A judge announced Thursday he would rule this month on whether four Pinellas County commissioners are violating term limits approved by voters in 1996 by remaining in office.
Attorneys argued that issue at length Thursday for the first time since a lawsuit seeking to oust the quartet was filed last year.
After an hours-long hearing, Pinellas Circuit Judge John Schaefer announced he would make a decision by May 17.
In their lawsuit, the three plaintiffs argue that commissioners Ken Welch, Karen Seel, Susan Latvala and John Morroni should have served a maximum of two four-year terms.
Each has served longer, though.
Two of the plaintiffs, Maria Scruggs and former Tarpon Springs mayor Beverley Billiris, have unsuccessfully run against Welch and Latvala, respectively.
The referendum voters approved was essentially ruled unconstitutional by the Florida Supreme Court during a court battle that raged for seven years, according to Steven Dupre, a private attorney for the county.
The court has backed away from that stance in more recent decisions, meaning a new referendum might be able to limit terms in Pinellas, but that doesn’t mean the current commissioners have to step down, as the plaintiffs want, Dupre said.
“The plaintiffs basically have a view of the facts that’s skewed,” Dupre said. “There has never been an attempt to adopt new constitutional term limits.”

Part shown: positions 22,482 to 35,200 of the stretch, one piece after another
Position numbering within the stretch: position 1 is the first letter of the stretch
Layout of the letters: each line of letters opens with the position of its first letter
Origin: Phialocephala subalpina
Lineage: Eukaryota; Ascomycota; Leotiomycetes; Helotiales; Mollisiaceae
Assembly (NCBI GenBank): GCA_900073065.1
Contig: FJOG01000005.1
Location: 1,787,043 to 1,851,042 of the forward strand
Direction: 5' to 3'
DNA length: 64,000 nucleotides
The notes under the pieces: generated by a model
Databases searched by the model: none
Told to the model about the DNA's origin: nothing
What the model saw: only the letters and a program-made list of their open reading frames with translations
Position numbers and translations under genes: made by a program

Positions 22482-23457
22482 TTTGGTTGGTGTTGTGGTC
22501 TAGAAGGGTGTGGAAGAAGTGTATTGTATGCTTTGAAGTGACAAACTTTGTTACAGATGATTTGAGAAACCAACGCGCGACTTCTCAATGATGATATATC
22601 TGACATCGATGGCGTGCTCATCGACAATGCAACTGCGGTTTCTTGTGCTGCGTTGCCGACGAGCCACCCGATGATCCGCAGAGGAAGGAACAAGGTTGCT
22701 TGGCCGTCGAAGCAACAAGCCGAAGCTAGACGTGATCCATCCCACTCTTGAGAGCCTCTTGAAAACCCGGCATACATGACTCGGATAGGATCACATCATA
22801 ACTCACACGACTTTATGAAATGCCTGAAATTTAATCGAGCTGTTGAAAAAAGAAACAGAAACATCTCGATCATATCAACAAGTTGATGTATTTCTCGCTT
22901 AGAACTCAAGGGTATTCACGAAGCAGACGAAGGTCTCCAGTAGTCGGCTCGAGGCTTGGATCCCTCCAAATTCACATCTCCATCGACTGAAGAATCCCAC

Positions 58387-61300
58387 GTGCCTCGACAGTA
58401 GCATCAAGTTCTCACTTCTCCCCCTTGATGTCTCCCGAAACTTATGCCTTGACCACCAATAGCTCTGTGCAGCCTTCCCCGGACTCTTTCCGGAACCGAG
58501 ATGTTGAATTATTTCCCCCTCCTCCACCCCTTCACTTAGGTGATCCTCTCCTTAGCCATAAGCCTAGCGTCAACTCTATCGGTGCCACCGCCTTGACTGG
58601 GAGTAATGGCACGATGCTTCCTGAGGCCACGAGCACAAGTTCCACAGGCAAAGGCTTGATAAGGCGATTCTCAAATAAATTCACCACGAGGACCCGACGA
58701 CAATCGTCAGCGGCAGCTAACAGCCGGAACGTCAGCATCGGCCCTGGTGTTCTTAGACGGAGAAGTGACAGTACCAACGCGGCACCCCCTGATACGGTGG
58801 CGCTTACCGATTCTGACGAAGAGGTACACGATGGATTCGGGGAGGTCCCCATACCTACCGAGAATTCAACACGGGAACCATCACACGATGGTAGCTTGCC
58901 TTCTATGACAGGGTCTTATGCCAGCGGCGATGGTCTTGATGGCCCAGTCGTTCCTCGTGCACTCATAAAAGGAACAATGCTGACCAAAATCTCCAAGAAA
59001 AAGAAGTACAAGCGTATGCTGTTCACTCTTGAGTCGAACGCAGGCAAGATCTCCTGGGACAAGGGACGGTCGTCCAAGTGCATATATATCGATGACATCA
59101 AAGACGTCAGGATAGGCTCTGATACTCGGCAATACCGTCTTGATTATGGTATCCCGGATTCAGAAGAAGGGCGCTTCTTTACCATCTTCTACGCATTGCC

The last time the charter was amended, in 1999, voters agreed to increase the number of county commissioners from four to seven, without any provision for term limits, Dupre said.
However, John Shahan, the attorney for the plaintiffs, argued that the term limits approved by voters in 1996 should have been added to the charter the following year. That would have been before the Florida Supreme Court’s ruling on the referendum.
“In 1997, it should have been typed into the charter, and that was not done,” Shahan said.
One of the few times Schaefer asked any of the attorneys a question touched on that issue. Dupre responded that the term limits weren’t supposed to kick in until eight years after the referendum passed and that there was also raging litigation. His response drew a collective chortle from spectators who almost filled the courtroom Thursday.
Shahan also argued that when the Florida Supreme Court supposedly squashed the referendum, it was actually referring only to constitutional officers, such as sheriffs or clerks of courts – and not county commissioners.
“You have to rule these folks did their eight years, and they need to move on to some other job,” Shahan said.
The plaintiffs also want the commissioners to return the salaries they earned beyond what the plaintiffs believe were their allowed eight years in office.
If the plaintiffs had a problem with the county commissioners getting re-elected, they should have contested the individual elections within 10 days of the votes being certified, much as a candidate who lost a close race might, said John Powell, an assistant county attorney who is representing the commissioners.